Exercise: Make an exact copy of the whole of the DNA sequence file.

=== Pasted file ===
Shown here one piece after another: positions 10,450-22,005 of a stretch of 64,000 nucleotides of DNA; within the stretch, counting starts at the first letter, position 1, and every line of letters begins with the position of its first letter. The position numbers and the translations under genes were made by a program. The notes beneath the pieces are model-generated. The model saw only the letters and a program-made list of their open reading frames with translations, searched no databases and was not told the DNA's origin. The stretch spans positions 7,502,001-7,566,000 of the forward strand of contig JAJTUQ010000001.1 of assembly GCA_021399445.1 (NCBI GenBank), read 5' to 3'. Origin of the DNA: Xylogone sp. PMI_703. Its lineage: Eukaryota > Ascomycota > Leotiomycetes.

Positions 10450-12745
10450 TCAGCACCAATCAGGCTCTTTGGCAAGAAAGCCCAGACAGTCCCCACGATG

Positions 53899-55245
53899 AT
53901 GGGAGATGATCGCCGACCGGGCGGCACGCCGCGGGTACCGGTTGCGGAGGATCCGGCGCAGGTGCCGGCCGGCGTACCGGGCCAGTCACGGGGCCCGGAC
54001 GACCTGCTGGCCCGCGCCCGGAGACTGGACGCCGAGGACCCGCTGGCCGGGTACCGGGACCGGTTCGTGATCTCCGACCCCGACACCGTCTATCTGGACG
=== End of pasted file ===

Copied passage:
Shown here one piece after another: positions 10,450-22,005 of a stretch of 64,000 nucleotides of DNA; within the stretch, counting starts at the first letter, position 1, and every line of letters begins with the position of its first letter. The position numbers and the translations under genes were made by a program. The notes beneath the pieces are model-generated. The model saw only the letters and a program-made list of their open reading frames with translations, searched no databases and was not told the DNA's origin. The stretch spans positions 7,502,001-7,566,000 of the forward strand of contig JAJTUQ010000001.1 of assembly GCA_021399445.1 (NCBI GenBank), read 5' to 3'. Origin of the DNA: Xylogone sp. PMI_703. Its lineage: Eukaryota > Ascomycota > Leotiomycetes.

Positions 10450-12745
10450 TCAGCACCAATCAGGCTCTTTGGCAAGAAAGCCCAGACAGTCCCCACGATG

Positions 53899-55245
53899 AT
53901 GGGAGATGATCGCCGACCGGGCGGCACGCCGCGGGTACCGGTTGCGGAGGATCCGGCGCAGGTGCCGGCCGGCGTACCGGGCCAGTCACGGGGCCCGGAC
54001 GACCTGCTGGCCCGCGCCCGGAGACTGGACGCCGAGGACCCGCTGGCCGGGTACCGGGACCGGTTCGTGATCTCCGACCCCGACACCGTCTATCTGGACG